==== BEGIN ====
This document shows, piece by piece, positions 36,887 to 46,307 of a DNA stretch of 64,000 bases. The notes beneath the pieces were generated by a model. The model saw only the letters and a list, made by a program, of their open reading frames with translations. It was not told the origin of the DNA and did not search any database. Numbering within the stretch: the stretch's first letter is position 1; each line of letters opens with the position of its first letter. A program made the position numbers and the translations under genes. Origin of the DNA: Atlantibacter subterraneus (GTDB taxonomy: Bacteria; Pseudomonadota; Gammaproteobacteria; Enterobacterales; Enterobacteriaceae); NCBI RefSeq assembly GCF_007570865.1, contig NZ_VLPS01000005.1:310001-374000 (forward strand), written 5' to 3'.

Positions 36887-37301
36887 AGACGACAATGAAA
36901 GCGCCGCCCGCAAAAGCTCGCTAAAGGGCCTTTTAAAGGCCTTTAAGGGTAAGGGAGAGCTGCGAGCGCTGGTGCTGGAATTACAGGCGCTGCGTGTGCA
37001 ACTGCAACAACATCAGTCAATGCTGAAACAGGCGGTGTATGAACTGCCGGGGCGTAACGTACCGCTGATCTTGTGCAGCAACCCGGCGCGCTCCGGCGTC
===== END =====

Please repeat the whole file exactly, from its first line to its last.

This document shows, piece by piece, positions 36,887 to 46,307 of a DNA stretch of 64,000 bases. The notes beneath the pieces were generated by a model. The model saw only the letters and a list, made by a program, of their open reading frames with translations. It was not told the origin of the DNA and did not search any database. Numbering within the stretch: the stretch's first letter is position 1; each line of letters opens with the position of its first letter. A program made the position numbers and the translations under genes. Origin of the DNA: Atlantibacter subterraneus (GTDB taxonomy: Bacteria; Pseudomonadota; Gammaproteobacteria; Enterobacterales; Enterobacteriaceae); NCBI RefSeq assembly GCF_007570865.1, contig NZ_VLPS01000005.1:310001-374000 (forward strand), written 5' to 3'.

Positions 36887-37301
36887 AGACGACAATGAAA
36901 GCGCCGCCCGCAAAAGCTCGCTAAAGGGCCTTTTAAAGGCCTTTAAGGGTAAGGGAGAGCTGCGAGCGCTGGTGCTGGAATTACAGGCGCTGCGTGTGCA
37001 ACTGCAACAACATCAGTCAATGCTGAAACAGGCGGTGTATGAACTGCCGGGGCGTAACGTACCGCTGATCTTGTGCAGCAACCCGGCGCGCTCCGGCGTC